Kickstarter project facing heat for claiming to be world’s first

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I post most tablet related Kickstarter projects on this site. If there’s something that doesn’t get posted, it means one of two things: it’s not a product I feel has any value in the current market, or I have reason to believe that the project is a scam of some sorts. Such is the case with the iPen, advertised as being the world’s first active digitizer stylus when the project got created back in November. The problem is, it isn’t the first such pen to be released, as demonstrated by this post of mine from October.

Now, mistakes like that can happen. Neither the original nor the rebrands are very easy to find, so when I first saw the project being posted, I sent a message to the project creators stating that I like the idea of such a digitizer stylus, but unfortunately it isn’t the first one. I still thought that their project had merit, being way more up front with the existence of the product than those rebranded versions that has failed marketing so completely. However, when I got no response to the message whatsoever, a picture of a company that isn’t all too interested in being upfront with such information started to emerge. As a result, I simply ignored the existence of the project, and you didn’t read about it on NBT.

Fast forward over a month, and the rest of the world finally caught up. With $160,000 raised in funding and close to 1800 backers, the project reached its goal and then some (and some more) on December 26th. The website The Verge posted about the pen two days later, bursting the bubble on the whole “not the first” thing. I guess that’s what I should have done when I first discovered it over a month earlier, but frankly if I were to post all the reasons why I ignore certain Kickstarter projects then there wouldn’t be anything else on this site. Having been caught with their hands in the cookie jar, the project creators posted an update apologizing and blaming it all on not knowing. All the while ignoring the fact that I told them over a month earlier.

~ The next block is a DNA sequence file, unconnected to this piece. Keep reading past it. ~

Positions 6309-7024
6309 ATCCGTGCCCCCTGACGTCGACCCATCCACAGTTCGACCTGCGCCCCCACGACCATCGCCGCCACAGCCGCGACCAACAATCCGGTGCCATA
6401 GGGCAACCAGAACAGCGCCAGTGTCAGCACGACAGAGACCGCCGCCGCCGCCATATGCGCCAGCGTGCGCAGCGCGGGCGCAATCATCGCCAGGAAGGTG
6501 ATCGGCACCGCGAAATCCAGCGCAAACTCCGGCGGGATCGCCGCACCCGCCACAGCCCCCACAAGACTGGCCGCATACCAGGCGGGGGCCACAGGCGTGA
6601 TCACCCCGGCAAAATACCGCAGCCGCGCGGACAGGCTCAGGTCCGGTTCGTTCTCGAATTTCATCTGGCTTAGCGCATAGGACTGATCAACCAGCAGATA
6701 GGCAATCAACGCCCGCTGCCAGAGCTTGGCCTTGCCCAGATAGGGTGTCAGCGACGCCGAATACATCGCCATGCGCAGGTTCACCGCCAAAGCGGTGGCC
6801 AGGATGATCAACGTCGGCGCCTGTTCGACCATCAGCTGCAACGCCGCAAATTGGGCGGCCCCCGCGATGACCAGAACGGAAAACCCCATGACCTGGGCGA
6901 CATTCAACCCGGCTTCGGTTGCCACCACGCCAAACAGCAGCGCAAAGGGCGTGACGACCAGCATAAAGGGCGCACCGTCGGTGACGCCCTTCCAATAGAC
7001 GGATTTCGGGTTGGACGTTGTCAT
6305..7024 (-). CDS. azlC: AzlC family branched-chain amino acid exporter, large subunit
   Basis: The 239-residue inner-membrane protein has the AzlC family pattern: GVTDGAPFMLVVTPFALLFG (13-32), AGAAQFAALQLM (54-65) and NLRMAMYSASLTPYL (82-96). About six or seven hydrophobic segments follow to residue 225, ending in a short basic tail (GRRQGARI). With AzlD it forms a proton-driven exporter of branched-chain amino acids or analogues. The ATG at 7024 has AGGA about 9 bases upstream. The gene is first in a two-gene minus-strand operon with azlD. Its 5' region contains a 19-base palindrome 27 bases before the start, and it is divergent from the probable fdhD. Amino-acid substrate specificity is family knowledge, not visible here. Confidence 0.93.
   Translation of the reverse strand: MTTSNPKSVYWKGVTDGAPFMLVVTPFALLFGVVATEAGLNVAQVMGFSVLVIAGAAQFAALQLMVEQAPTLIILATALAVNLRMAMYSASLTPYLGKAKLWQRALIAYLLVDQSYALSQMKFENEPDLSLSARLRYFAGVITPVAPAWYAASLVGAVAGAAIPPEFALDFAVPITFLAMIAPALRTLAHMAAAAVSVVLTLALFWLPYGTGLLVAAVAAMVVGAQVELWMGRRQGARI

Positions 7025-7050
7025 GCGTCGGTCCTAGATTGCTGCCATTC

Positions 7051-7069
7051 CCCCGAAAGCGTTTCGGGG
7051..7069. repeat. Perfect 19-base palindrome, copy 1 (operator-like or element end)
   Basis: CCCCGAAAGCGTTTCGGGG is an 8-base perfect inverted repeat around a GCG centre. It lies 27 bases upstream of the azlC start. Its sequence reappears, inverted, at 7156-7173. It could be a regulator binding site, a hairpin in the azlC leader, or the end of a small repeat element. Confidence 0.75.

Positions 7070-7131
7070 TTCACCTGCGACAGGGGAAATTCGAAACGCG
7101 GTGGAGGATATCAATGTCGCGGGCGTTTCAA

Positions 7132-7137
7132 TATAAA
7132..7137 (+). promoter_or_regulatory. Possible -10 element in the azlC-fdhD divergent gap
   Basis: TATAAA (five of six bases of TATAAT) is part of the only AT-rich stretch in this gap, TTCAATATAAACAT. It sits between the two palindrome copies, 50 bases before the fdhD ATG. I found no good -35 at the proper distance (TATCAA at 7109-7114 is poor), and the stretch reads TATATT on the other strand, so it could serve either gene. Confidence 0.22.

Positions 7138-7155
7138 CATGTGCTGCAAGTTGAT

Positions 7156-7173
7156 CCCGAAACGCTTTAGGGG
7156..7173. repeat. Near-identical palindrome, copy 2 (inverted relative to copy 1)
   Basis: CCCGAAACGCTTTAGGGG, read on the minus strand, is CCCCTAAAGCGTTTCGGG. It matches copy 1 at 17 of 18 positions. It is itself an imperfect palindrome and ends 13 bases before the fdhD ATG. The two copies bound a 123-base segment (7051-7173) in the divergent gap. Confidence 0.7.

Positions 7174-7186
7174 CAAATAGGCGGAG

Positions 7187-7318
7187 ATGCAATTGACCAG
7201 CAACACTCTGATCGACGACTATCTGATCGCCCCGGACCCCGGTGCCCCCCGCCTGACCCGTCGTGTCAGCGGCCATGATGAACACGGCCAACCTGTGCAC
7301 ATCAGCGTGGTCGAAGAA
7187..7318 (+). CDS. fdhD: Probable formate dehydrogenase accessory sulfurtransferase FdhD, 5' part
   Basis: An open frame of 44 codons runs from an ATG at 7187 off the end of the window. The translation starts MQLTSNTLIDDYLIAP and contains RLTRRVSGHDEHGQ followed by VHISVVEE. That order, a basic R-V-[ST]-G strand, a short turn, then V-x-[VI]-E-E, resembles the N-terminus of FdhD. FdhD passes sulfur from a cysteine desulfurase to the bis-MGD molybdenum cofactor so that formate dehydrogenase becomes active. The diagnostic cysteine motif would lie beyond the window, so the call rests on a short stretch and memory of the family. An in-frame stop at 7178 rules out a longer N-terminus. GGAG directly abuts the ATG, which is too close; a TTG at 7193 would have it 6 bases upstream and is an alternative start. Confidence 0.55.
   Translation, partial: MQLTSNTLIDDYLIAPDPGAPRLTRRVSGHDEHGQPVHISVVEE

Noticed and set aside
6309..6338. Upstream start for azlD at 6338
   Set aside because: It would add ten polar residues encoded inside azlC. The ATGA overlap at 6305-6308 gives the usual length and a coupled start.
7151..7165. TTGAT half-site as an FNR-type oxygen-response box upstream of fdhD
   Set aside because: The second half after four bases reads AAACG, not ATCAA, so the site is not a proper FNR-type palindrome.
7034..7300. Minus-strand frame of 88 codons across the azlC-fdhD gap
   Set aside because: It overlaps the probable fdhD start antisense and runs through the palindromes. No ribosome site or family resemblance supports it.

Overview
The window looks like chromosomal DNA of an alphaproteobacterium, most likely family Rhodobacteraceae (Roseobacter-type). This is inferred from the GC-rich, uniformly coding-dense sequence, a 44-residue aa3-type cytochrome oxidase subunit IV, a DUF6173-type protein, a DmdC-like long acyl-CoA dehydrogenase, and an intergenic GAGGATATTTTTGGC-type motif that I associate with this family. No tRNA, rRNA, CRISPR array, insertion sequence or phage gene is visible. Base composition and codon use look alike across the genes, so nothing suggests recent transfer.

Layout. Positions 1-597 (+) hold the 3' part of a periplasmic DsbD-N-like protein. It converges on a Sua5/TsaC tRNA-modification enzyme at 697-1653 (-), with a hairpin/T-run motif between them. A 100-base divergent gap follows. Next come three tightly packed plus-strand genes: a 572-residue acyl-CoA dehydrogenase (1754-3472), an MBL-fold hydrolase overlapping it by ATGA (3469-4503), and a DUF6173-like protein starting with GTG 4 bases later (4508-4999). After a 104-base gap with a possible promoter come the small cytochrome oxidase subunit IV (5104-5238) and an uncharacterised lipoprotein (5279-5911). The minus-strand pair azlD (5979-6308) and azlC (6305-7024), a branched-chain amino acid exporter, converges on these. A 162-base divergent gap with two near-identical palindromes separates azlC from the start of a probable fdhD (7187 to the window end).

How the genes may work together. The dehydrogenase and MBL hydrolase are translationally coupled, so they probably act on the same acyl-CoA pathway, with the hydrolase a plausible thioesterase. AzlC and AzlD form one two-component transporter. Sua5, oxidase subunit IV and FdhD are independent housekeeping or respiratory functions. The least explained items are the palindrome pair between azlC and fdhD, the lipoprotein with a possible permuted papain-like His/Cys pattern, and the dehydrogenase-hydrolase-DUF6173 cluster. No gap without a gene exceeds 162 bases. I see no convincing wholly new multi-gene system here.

I’m not saying the entire product is a scam. In fact, with the SDK and everything, it’s likely going to be a hundred times more useful than the others (which makes this such a sad issue since the project didn’t need false promises to succeed). That’s however not the issue. The issue is the fact that they tried to put a lid on the whole thing (and did fairly bad research beforehand, to be honest). Kickstarter is a crowdfunding site, and experience has shown that unless the project creators are completely open about what they’re doing, it can easily end in disaster.

Moral of the story? As I’ve said so many times, don’t pledge blindly on Kickstarter. And if there’s ever a Kickstarter project that you’re wondering why isn’t on this site, I’d be happy to give you the reasons why.

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Andreas Ødegård

Andreas Ødegård is more interested in aftermarket (and user created) software and hardware than chasing the latest gadgets. His day job as a teacher keeps him interested in education tech and takes up most of his time.

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